There’s a bit of irony regarding two headlines in my local newspaper: “Tech firms seek to lift secrecy on spy data” on the front page, and “Google buying startup Waze” stripped across the Business front. On the face of it, the stories, by the same San Jose Mercury News reporter, might appear unrelated. But a closer look reveals that both are related to collecting and analyzing data about Americans – and the privacy tradeoffs we make in the name of practicality, convenience, and security.
Both cases involve questions about who knows what, and how they will use the information. These are the same questions the financial services industry faces as it tries to persuade consumers to use personal finance management tools, products and apps that make life simpler.
In the case of the National Security Agency’s secret program known as PRISM, Google, Facebook, Yahoo, Microsoft, and Twitter are lobbying for more government disclosure. Google, which is fighting the inaccurate impression that it lets the government have “unfettered” direct access into its systems, is asking the government to disclose how many secret data requests it makes. Meanwhile, Google confirmed Tuesday that it is buying Waze, which makes a turn-by-turn navigation app that uses crowdsourced geolocation data so it can spot traffic jams in real time. In essence, Waze knows where its 50 million worldwide users are going, where they are, and how fast they are going. Depending upon how one looks at things, that’s either really useful or kind of creepy.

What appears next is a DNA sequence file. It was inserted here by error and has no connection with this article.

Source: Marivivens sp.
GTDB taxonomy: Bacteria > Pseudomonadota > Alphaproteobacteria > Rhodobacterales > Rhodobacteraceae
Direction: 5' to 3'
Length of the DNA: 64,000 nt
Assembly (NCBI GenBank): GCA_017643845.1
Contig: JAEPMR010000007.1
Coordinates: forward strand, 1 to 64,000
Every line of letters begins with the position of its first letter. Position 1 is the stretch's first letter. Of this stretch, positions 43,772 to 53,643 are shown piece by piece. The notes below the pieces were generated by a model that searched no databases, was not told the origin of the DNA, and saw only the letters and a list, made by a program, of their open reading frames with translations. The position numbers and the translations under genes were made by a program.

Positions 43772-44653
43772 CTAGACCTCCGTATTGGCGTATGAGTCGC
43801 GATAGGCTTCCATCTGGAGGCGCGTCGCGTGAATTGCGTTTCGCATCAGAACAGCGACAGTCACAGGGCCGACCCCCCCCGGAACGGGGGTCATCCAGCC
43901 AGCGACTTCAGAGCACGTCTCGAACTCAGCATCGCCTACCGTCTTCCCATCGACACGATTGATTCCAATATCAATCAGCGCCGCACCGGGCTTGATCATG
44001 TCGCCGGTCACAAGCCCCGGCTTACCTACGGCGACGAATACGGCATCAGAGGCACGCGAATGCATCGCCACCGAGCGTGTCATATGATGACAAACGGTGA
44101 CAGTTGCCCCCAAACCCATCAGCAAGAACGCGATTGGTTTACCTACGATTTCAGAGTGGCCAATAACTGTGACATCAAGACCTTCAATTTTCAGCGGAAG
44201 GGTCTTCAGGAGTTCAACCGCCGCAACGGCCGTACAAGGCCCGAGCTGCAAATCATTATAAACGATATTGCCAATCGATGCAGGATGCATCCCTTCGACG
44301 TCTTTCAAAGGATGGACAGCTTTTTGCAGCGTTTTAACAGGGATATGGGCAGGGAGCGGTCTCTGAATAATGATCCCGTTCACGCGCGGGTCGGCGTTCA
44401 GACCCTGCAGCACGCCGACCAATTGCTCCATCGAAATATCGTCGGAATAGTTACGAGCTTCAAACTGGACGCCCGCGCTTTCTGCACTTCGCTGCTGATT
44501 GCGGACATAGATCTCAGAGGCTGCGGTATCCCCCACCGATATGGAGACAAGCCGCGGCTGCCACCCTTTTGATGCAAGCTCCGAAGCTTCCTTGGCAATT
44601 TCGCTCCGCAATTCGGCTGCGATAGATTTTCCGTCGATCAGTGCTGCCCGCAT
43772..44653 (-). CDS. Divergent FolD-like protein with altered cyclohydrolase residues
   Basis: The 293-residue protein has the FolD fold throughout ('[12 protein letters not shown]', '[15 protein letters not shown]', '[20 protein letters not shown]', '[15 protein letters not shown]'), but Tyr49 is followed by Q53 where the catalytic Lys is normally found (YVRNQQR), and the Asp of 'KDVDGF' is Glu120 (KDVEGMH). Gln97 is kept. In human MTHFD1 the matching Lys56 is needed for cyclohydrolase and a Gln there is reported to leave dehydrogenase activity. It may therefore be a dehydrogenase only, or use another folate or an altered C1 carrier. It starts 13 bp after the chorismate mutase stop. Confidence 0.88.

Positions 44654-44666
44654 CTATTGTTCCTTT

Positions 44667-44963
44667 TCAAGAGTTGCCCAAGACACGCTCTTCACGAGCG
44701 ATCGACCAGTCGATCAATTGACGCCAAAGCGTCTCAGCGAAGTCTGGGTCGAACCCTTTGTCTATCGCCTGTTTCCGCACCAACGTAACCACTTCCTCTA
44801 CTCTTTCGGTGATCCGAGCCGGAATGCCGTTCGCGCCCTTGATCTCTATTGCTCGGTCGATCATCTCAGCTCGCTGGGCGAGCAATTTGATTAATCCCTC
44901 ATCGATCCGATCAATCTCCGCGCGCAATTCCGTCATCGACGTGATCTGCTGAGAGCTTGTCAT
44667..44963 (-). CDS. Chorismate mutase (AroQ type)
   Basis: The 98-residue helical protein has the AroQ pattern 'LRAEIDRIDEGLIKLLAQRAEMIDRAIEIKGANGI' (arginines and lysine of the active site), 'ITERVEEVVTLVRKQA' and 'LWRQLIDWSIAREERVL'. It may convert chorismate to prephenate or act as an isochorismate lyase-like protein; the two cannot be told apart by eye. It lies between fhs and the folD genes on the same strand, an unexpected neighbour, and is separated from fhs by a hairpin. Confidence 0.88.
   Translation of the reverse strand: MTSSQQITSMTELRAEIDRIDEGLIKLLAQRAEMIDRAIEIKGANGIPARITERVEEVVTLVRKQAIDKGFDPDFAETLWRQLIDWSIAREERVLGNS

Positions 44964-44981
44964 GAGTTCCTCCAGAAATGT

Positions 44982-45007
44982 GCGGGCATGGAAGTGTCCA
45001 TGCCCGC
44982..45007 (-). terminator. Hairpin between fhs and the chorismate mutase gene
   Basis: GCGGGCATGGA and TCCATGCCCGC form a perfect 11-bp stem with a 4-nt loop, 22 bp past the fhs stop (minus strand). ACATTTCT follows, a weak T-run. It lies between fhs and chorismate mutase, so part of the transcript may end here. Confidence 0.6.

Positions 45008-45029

Banks and credit unions have an important advantage at the moment because of the perception and reality that they already are required to lock personal information into a virtual vault. But the popularity of Waze demonstrates what we see in Javelin data "21st-Century PFM for a Mass Audience: How to Build Everday Online and Mobile PFM": Mobile-hungry consumers are willing to look elsewhere for personal finance capabilities if they can’t get them from their financial institution.